A few years ago, we watched, with bemusement, apparently tell-tale gestures – tapping shoes on the floor to make sure it wasn’t a knock-off, or running fingers over fabrics to ‘feel’ the quality of a garment. I realized then that the only way to truly understand shoppers’ tactical approach to buying, was to see it in action.
In those days, we used the various research methodologies in a fairly pragmatic way. It was only when we started using actual customers in an immersion study, that my eyes opened to the true potential of tried-and-tested methodologies, when you approach it differently.
Mystery shopping is a case in point. Its roots lie in the need to track service standards product related performance or even price comparisons . This process is typically quantitative with very structured data collection, and usually takes place in an in-store environment. Mystery shoppers are the eyes and ears in the stores and their feedback sheds lights on standards and light the way for training programme design. (This has been an easy way for people to make money, which means that a mystery shopper is unfortunately not necessarily well-trained for the task.) This multi-billion-dollar industry has also developed numerous tools to streamline mystery shopping projects for clients, e.g. apps providing fast research feedback, especially for quantitative data (e.g. online surveys after a shopping experience).
This is exactly what was done with “mystery shopping” in customer experience – a few other elements are added to this ‘shopping basket’. Firstly, the “shopping” experience is a very subjective journey by design and secondly, it is not restricted to in-store experiences.
The reality TV-series Undercover Boss is an easy way to visualise the CX mystery shopping process for a better understanding of how mystery shopping can be reshaped for a customer experience assessments. Instead of a CEO, researchers assume the role of customers in the channel reviews, by walking in their shoes. The approach includes reviewing customer experience elements with less structured formats to gain insight in the way problems are solved and emotions evoked at the different moments of engagement. The channel review is therefore broader to include in-store experiences, contact center calls, email or web search or queries, web chats. The frame of the channel audits is adapted to customer experience elements throughout the customer touchpoints, including the sensory experience, expectations and needs, moments that matter, effort required to solve a problem and emotional responses.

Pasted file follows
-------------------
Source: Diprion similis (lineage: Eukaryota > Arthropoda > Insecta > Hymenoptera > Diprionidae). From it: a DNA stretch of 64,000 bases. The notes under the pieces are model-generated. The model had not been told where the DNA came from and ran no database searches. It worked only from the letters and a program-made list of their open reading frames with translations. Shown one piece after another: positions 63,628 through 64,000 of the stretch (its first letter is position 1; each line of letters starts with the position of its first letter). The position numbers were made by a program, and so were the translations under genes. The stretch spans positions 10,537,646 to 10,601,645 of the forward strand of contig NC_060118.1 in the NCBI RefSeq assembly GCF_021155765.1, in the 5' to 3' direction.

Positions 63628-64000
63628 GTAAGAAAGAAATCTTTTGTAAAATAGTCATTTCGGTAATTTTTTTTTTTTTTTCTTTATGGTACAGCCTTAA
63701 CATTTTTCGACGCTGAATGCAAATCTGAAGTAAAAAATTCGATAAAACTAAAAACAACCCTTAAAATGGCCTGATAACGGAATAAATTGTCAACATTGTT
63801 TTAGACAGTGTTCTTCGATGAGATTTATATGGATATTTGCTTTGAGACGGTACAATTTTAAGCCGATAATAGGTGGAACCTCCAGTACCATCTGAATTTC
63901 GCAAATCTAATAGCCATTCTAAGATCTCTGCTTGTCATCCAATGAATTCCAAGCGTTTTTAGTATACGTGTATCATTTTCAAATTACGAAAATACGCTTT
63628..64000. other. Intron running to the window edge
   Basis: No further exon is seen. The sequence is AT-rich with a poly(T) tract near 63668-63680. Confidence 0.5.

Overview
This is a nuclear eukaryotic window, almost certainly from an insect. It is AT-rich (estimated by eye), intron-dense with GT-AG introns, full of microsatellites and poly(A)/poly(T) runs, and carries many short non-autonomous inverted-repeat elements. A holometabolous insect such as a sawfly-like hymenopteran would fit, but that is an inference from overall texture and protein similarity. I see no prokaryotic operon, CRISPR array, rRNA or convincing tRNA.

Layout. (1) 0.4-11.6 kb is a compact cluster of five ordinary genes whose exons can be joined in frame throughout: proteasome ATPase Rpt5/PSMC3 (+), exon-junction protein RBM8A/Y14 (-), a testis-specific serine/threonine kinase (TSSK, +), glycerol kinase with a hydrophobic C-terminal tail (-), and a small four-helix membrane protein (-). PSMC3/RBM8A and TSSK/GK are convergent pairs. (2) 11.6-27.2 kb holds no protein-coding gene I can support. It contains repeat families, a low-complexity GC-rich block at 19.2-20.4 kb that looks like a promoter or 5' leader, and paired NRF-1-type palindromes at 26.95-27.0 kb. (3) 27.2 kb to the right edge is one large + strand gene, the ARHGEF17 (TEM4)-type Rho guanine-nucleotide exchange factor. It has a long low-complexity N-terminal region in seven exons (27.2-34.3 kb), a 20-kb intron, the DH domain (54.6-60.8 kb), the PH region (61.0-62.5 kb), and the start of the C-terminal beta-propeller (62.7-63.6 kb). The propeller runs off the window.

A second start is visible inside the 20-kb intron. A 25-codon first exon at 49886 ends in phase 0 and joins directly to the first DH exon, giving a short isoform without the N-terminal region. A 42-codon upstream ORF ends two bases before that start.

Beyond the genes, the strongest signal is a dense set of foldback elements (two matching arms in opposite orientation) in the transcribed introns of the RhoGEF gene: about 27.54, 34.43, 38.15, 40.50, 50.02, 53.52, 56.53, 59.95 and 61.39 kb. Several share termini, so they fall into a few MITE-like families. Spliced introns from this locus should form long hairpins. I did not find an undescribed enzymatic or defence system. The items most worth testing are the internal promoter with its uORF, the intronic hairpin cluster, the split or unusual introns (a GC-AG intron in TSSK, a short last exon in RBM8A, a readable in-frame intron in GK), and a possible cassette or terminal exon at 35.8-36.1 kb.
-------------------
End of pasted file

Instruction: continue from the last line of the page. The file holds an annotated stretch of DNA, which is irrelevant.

Through these audits, inconsistencies in the experience across channels, are often identified. This helps brand to review or improve their customer journeys
Three reasons to use CX mystery shoppers:
Get a clear picture of what it is like for customers to do business with you
Current customer experience Mystery shopping in the CX context, is used for CX audits. The channel reviews give clients a clear picture of the current experience and identify gaps and opportunities for improvement. Clients usually aim to fix what is broken or to design for differentiation.
Get a good idea of what it feels like to do business with your competitors
Market intelligence Mystery shopping provides the opportunity to compare experiences with different brands and to gain insight how a brand stack up against other brand experiences.
Get a good framework for customer journey design
Canvas for design Customer journey assessments inform and augment the journey mapping process with actual shoppers’ experiences. Journey mapping is often done internally, without the actual customer experience to guide the design process. Struggling with empathy, the ability to visualise the moments from a customer’s perspective challenges the design process. The insights from the mystery CX shopping help teams to fill in the gaps from a customer’s perspective.
Read More: Customer Experience and Mystery Shopping
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